The corpus callosum is the principal telencephalic commissure and forms the largest axonal tract in the human brain. Developmental absence (or agenesis) of the corpus callosum occurs in over 50 different congenital syndromes, affecting approximately 1 in 4000 live births. Importantly, the majority of callosal disconnection syndromes have profound consequences on normal cognition.
Mutations in the Fibroblast growth factor receptor (FGFR)1 and FGFR2 genes are some of the few known human autosomal dominant mutations that result in callosal agenesis. FGFR genes encode transmembrane-bound receptor tyrosine kinase proteins, which bind small secreted FGF ligand proteins in order to transduce multiple intracellular signalling pathways. Developmental FGF signalling is therefore likely to be a key regulator of callosal development; however, the precise role of FGF signalling in this process is poorly understood. To address this, an in-depth analysis of the expression and function of Fgf signalling molecules was performed throughout the development of the murine telencephalic commissures, and their underlying substrate, the telencephalic midline.
After initial axonal growth, telencephalic commissural axons must project through the telencephalic midline in order to reach contralateral neuronal targets. This region is a highly dynamic developmental structure, primarily comprising neurons and astroglia, which if perturbed, can significantly disrupt commissure development. Furthermore, the midline is molecularly enriched for multiple chemotropic cues, which direct the pathfinding of commissural axons within this region. Using in vivo gene knockdown and overexpression paradigms in mice, multiple modes of Fgf signalling were identified in the formation of the telencephalic midline and commissure formation. This approach demonstrated the secreted ligand Fgf8 regulates multiple processes throughout the development of this system, including the differentiation of astroglia throughout the telencephalon, interhemispheric fusion and commissural axon guidance of the corpus callosum and hippocampal commissure.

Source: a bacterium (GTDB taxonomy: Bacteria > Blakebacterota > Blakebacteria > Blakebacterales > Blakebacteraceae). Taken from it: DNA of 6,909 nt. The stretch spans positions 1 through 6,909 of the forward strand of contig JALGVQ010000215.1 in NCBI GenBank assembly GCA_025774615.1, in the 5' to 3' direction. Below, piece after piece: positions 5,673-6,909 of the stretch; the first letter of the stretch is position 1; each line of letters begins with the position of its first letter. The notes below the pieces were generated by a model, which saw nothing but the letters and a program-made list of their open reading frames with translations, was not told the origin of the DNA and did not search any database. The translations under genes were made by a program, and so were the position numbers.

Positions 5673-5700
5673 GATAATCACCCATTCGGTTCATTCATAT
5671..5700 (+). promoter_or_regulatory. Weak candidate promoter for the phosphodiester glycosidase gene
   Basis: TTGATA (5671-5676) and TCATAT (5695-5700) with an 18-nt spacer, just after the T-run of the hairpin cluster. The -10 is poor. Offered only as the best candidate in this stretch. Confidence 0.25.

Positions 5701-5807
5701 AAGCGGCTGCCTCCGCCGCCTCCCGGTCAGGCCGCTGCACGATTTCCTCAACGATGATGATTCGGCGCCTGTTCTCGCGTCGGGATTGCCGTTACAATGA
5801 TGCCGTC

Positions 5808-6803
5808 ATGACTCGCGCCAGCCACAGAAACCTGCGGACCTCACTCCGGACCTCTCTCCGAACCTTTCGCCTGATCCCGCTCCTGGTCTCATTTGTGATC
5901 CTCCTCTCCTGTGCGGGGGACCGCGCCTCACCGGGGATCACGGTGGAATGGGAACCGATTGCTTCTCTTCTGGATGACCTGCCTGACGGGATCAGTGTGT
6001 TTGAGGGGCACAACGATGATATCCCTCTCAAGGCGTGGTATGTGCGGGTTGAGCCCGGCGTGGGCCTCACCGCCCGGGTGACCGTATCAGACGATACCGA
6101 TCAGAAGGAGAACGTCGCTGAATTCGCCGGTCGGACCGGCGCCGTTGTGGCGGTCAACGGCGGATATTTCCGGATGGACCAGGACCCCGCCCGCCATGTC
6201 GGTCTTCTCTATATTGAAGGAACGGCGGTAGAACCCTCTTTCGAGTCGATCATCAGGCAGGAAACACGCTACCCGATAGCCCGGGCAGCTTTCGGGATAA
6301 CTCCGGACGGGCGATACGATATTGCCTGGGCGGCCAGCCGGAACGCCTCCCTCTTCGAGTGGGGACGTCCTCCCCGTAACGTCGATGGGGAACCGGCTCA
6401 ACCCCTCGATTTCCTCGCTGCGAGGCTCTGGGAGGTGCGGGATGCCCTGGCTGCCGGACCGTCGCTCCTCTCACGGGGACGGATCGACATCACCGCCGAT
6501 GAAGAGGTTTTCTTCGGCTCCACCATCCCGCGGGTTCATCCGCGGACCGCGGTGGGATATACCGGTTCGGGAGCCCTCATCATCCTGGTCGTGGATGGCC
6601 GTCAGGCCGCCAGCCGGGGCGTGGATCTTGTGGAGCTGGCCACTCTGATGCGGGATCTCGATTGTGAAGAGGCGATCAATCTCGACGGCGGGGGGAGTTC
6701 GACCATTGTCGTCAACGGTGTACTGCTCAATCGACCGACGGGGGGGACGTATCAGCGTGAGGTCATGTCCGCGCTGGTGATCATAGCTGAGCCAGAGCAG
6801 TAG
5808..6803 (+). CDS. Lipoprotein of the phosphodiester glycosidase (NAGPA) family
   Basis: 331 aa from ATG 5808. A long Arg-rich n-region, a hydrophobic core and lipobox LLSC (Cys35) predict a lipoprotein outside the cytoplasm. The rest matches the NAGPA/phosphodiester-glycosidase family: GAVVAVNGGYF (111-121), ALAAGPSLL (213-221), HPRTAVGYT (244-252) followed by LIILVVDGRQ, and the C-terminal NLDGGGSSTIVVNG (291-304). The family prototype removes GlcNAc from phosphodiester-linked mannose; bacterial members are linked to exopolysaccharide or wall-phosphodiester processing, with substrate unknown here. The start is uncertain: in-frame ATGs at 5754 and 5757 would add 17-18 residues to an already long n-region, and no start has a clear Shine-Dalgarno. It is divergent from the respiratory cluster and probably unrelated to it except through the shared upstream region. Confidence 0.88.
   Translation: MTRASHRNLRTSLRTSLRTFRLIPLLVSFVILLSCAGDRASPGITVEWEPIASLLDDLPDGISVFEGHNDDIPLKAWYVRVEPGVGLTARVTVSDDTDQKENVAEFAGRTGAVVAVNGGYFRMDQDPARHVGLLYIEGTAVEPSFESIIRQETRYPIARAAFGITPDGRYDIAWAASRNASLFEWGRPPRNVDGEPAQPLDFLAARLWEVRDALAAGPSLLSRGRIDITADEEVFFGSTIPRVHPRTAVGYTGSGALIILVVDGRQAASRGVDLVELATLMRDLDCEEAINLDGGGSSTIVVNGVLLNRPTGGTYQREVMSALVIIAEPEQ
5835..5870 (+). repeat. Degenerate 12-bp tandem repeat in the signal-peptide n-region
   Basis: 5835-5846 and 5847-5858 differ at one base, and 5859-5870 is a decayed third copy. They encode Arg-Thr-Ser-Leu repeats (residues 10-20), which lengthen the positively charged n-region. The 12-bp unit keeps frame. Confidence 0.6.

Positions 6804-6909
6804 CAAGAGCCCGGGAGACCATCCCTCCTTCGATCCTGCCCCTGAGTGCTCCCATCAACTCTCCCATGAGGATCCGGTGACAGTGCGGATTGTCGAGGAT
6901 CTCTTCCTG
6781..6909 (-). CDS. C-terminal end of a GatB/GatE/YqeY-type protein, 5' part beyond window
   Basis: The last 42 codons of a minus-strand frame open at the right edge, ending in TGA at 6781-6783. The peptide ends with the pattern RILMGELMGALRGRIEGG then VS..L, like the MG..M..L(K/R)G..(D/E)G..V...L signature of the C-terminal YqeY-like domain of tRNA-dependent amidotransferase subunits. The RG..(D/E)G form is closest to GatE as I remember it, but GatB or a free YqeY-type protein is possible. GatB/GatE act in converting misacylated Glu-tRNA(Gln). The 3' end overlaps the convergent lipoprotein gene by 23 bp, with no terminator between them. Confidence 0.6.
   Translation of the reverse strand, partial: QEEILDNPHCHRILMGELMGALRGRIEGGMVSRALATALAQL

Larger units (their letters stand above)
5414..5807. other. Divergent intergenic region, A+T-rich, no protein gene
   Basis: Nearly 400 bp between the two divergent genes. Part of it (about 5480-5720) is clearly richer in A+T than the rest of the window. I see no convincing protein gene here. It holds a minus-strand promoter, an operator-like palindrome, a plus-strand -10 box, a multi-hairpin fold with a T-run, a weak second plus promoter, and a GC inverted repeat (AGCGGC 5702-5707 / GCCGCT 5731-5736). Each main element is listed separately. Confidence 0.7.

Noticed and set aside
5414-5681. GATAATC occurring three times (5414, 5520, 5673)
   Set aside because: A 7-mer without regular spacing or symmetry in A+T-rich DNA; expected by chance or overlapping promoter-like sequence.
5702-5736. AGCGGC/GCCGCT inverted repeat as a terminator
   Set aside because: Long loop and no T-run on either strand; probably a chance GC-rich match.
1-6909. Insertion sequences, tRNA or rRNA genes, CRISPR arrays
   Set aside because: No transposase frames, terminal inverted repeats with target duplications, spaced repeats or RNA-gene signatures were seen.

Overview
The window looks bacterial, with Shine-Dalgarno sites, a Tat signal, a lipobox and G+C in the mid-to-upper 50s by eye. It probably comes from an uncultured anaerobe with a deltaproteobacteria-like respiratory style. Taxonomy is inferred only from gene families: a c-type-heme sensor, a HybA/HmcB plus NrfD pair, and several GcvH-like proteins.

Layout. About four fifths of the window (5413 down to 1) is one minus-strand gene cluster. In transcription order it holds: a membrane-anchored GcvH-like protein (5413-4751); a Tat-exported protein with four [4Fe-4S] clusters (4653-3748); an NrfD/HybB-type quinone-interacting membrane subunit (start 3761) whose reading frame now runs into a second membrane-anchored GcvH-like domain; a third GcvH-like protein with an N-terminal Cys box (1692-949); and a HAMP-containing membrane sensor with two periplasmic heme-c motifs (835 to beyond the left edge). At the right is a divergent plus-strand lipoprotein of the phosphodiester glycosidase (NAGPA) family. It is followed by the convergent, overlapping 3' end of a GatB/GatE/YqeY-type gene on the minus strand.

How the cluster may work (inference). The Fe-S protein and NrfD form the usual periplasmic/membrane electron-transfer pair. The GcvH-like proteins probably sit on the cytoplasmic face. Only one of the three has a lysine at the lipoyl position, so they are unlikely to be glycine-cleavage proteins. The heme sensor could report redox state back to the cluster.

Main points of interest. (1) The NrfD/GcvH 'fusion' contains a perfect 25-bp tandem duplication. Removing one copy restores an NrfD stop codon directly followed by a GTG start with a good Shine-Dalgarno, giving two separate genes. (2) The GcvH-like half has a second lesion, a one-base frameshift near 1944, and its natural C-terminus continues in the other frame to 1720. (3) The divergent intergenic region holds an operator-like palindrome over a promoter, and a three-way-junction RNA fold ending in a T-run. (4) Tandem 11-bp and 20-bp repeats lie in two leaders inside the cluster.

These results provide crucial insights into the molecular regulation of developmental mechanisms that underlie the formation of the telencephalic midline and its commissures. Additionally, novel evidence is presented that pertains to how astroglial cell types are initially generated in the telencephalon. Taken together, these results inform our understanding of the aetiology underlying callosal agenesis in humans, with particular reference to the callosal abnormalities observed in FGFR syndromes.